Senate’s Second Hearing on 340B Drug Pricing Program
Last week, the Senate’s Health Education, Labor and Pensions (HELP) Committee held its second 2018 hearing on the utility of the 340B Drug Pricing Program, a Medicaid rebate program first adopted in 1992 to provide “to safety net providers the same kind of relief that Congress provided to the Medicaid Program.”
According to AIDS United, the testimony from federal entities centered around, “a desire to see increased transparency from both the safety net hospitals and pharmaceutical manufacturers and…wanting to ensure that the 340B program stays true to its original intended purpose,” of stretching federal resources and expanding services to eligible patients. AU add that “Ryan White clinics and community health centers already face stringent reporting requirements.”
The tone of the hearing was somewhat more supportive to 340B recipients than was the first one held last March 16. Senator Susan Collins (R-ME) said that limiting or eliminating the Program in her state would “decimate the state’s safety net hospitals.”
Even Senator Cassidy, who introduced the 340B PAUSE bill in the Senate last January to impose a moratorium on new 340B program participants, said of the safety net hospitals that, “some of their patients…they only got medicine because of this program”. He insisted, however, on the need for greater transparency because “there are issues with how it is currently being done.”
Last week’s hearing featured testimony from the Office of the Inspector General and the Government Accountability Office. A third hearing will be held by the committee later in the year and feature testimony from the Health Services and Resources Administration. A C-Span recording of the May 13 hearing is available here.
Medicaid Work Requirements Watch
Virginia’s General Assembly is still on the fence regarding Medicaid Expansion and work requirements. Its House of Delegates passed a state budget version in early April that included Medicaid expansion under terms that would, according to the Washington Post, make coverage available to 400,000 more of the Commonwealth’s poorest citizens.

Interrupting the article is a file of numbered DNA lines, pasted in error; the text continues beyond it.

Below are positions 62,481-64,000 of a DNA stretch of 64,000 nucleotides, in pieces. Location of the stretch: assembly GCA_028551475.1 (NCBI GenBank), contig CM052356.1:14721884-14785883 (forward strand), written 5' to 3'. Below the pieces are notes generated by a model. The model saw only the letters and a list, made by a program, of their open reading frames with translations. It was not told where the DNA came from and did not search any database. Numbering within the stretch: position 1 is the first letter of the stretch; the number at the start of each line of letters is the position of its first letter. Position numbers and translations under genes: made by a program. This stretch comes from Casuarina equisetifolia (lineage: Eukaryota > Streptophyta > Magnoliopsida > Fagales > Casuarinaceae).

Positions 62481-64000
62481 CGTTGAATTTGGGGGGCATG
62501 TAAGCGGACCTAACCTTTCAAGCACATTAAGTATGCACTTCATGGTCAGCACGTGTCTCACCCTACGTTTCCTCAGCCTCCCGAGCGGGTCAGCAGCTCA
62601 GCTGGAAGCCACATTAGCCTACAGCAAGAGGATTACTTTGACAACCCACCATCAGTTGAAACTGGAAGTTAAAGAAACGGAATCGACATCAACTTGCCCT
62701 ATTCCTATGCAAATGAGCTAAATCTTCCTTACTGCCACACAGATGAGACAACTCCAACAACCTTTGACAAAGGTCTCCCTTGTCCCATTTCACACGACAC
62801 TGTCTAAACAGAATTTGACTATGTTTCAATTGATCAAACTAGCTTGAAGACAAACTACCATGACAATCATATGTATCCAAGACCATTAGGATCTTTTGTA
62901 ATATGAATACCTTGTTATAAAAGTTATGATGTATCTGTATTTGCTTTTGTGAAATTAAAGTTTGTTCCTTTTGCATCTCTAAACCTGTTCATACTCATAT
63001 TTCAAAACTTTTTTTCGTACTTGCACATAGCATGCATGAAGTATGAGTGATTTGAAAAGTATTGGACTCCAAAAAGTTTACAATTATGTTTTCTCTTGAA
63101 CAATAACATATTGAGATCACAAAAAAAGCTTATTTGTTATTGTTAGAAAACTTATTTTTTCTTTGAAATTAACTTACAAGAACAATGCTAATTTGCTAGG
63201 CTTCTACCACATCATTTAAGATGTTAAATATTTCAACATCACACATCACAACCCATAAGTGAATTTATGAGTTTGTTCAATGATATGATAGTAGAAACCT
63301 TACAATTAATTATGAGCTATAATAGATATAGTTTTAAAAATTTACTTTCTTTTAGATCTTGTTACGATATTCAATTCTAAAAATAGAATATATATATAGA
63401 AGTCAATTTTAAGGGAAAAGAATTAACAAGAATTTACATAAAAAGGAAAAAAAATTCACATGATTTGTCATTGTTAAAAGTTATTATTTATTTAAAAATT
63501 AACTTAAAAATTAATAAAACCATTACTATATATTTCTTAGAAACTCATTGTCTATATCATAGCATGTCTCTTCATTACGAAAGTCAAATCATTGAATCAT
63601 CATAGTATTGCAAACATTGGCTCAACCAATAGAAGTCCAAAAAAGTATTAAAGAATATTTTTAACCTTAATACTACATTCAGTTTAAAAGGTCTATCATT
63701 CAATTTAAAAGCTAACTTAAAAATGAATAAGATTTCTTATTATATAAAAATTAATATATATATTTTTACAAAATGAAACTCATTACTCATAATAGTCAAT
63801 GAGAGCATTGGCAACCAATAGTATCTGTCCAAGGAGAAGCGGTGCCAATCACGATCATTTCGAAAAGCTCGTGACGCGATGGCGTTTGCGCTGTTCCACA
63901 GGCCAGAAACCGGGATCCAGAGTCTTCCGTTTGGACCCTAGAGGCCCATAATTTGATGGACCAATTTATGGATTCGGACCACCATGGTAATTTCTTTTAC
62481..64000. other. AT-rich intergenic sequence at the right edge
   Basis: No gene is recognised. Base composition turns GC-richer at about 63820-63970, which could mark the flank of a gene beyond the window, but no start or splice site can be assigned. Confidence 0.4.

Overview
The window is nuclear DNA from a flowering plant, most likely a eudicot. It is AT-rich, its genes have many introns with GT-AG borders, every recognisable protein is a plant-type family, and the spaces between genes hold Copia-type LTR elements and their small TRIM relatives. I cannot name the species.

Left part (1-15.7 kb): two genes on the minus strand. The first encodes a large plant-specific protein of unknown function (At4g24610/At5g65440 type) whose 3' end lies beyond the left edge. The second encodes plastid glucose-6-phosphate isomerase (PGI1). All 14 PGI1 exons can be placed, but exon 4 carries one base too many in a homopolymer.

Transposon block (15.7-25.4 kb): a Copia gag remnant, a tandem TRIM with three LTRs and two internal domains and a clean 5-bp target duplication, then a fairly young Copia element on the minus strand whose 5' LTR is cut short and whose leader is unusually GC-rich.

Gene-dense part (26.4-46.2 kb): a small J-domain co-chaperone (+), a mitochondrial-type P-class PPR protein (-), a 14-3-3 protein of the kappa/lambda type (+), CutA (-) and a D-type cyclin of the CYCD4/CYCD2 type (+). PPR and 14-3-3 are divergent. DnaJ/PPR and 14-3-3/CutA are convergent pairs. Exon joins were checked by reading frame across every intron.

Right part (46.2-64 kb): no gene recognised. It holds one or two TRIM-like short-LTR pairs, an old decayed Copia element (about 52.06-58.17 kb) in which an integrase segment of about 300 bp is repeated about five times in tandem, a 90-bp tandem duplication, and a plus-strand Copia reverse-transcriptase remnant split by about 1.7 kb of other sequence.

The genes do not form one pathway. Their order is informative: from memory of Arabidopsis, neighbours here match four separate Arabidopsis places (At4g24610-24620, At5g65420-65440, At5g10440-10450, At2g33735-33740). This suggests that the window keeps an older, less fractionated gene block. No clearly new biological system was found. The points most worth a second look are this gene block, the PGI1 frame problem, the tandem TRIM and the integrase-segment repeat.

Senate majority leader, Thomas Norment (R-James City), has been adamantly opposing any expansion and criticized the House’s work requirement as being too lenient, Politico reported, even after the House Appropriations Committee made them harsher by proposing “a state budget that models Medicaid work rules after Arkansas’ regs, which the Trump administration approved in early March.”
The Senate still hasn’t voted. Tension is mounting between Republican Senators and Governor Northam who ran last year on (among other things) a promise to get Medicaid expansion done. Northam opposes attaching work requirements, describing them, according to the Post as “just creating more bureaucracy”.
On May 22, Senate Republican leadership announced that they were delaying the budget vote for another week to give members more time to study the GOP’s latest revision of the plan, released last Monday. Senator Janet Howell (D-Fairfax) described this decision as a “last ditch obstructionist effort” to prevent Medicaid expansion.
Virginia’s budget has to be passed by July 1. The Republicans control both chambers of the Virginia legislature by a very small margin. Justin Fairfax, Virginia’s Lieutenant Governor, presides over its state Senate and is a Democrat. Politico pointed out that he may end up as the tie-breaker casting the deciding vote on Virginia’s Medicaid expansion.
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